GALLIUM CITRATE GA-67

GALLIUM CITRATE GA-67- gallium chloride ga-67 injection, solution
Curium US LLC

DESCRIPTION

Gallium Citrate Ga 67 Injection is supplied in a 10 milliliter vial as an isotonic, sterile, non-pyrogenic solution. Each milliliter of the isotonic solution contains 74 megabecquerels (2 millicuries) of gallium Ga-67 on the calibration date as a complex formed from 8.3 nanograms gallium chloride Ga-67, 1.9 milligrams of sodium citrate dihydrate, 7.8 milligrams of sodium chloride and 0.9 percent benzyl alcohol (v/v) as a preservative. The pH is adjusted to between 5.5 to 8.0 with hydrochloric acid and/or sodium hydroxide solution.

Gallium Ga-67, with a half-life of 78.26 hours, is cyclotron produced by the proton irradiation of enriched zinc. At the time of calibration the drug contains no more than 0.02% gallium Ga-66 and no more than 0.2% zinc Zn-65. The concentration of each radionuclidic impurity changes with time. At expiration, the drug contains no more than 0.001% gallium Ga-66 and no more than 1.0% zinc Zn-65. No carrier has been added.

Gallium citrate has the following chemical structure:

Chemical Structure
(click image for full-size original)

Physical Characteristics

Gallium Ga-67 with a physical half-life of 78.26 hours 1decays by electron capture to stable zinc Zn-67. Photons that are useful for imaging studies are listed in Table 1.

Table 1. Principal Radiation Emission Data
Radiation Mean Percent PerDisintegration Energy(keV)
Gamma-2 2.9 91.3
Gamma-3 35.7 93.3
Gamma-4 19.7 184.6
Gamma-5 2.2 209.0
Gamma-6 16.0 300.2
Gamma-7 4.5 393.5

1
Kocher, D.C., Radioactive Decay Data Tables, Health and Safety Research Division, National Technical Information Service, DOE/TIC-11026, pg. 80, 1981.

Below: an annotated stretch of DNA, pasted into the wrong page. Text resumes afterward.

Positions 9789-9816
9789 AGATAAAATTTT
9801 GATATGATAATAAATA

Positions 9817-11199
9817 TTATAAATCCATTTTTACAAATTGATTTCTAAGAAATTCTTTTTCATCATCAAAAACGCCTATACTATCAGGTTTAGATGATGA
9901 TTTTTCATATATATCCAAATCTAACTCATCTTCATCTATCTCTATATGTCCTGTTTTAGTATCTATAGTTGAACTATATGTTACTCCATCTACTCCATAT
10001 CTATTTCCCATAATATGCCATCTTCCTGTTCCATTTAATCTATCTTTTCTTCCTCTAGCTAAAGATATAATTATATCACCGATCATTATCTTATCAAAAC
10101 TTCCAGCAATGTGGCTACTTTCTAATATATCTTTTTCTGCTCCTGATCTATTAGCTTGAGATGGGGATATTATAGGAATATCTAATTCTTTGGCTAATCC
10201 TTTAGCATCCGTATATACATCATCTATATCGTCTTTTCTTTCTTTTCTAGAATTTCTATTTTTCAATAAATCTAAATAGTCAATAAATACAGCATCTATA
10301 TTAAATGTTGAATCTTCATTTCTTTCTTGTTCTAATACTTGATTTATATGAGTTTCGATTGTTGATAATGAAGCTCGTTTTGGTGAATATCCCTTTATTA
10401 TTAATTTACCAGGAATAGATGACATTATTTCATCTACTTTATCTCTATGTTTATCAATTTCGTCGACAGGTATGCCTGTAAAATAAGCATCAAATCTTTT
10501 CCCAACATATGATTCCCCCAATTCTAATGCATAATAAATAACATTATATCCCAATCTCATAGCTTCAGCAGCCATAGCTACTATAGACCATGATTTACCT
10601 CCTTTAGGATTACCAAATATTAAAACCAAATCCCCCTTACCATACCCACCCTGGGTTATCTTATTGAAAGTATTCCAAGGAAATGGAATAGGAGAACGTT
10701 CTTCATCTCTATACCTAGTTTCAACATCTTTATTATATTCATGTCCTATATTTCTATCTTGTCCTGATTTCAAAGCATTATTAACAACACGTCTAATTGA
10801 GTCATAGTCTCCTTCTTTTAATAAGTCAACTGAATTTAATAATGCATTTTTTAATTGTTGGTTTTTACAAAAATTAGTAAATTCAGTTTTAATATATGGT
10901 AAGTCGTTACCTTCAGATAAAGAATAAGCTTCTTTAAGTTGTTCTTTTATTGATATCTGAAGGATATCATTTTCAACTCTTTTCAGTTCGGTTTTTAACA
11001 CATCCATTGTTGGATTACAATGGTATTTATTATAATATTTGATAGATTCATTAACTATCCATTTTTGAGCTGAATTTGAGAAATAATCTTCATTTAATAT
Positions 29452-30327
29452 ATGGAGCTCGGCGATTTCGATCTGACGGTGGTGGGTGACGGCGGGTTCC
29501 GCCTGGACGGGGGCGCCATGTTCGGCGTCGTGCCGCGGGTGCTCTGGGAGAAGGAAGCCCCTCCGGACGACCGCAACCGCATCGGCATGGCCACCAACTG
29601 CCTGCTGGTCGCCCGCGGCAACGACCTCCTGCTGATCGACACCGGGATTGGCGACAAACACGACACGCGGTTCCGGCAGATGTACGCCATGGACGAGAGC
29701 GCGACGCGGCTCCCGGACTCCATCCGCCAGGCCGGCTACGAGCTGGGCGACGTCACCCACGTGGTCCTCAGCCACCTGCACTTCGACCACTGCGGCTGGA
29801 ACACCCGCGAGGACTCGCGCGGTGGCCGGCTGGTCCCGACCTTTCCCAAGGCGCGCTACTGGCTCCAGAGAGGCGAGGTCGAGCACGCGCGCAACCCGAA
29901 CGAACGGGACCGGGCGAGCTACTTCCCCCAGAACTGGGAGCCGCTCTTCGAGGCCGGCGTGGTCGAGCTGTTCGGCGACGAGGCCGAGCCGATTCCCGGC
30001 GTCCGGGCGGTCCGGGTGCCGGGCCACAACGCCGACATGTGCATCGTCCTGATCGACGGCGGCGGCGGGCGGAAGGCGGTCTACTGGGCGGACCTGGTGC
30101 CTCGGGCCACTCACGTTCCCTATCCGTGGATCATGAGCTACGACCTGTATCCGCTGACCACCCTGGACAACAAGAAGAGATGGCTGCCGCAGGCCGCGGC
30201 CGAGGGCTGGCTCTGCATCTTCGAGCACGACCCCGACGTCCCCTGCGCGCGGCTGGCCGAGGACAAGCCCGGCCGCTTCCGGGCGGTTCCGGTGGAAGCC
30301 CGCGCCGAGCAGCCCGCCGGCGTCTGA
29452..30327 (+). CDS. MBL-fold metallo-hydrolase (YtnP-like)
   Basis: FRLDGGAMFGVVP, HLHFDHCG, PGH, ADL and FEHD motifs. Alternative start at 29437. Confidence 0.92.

External Radiation

The specific gamma ray constant for gallium Ga-67 is 1.6 R/mCi-hour at 1 cm. The first half-value thickness of lead (Pb) is 0.066 cm. A range of values for the relative attenuation of the radiation emitted by this radionuclide that results from interposition of various thicknesses of lead is shown in Table 2. For example, the use of 1.2 cm of lead will decrease the radiation exposure by a factor of about 100.

Table 2. Radiation Attenuation by Lead Shielding

Shield Thickness (Pb), cm

Coefficient of Attenuation

0.066

0.41

1.2

2.5

4.8

0.5

10-1

10-2

10-3

10-4

To correct for physical decay of this radionuclide, the fractions that remain at selected time intervals after the time of calibration are shown in Table 3.

Table 3. Physical Decay Chart; Gallium Ga-67, Half-Life 78.26 Hours

Hours

Fraction Remaining

Hours

Fraction Remaining

0*

6

12

18

24 (1d)

30

36

42

48 (2d)

54

60

66

1.000

0.948

0.899

0.853

0.809

0.767

0.727

0.689

0.654

0.620

0.588

0.557

72 (3d)

78

84

90

96 (4d)

108

120 (5d)

132

144 (6d)

156

168 (7d)

0.529

0.501

0.475

0.451

0.427

0.384

0.345

0.311

0.279

0.251

0.226

* Calibration Time

CLINICAL PHARMACOLOGY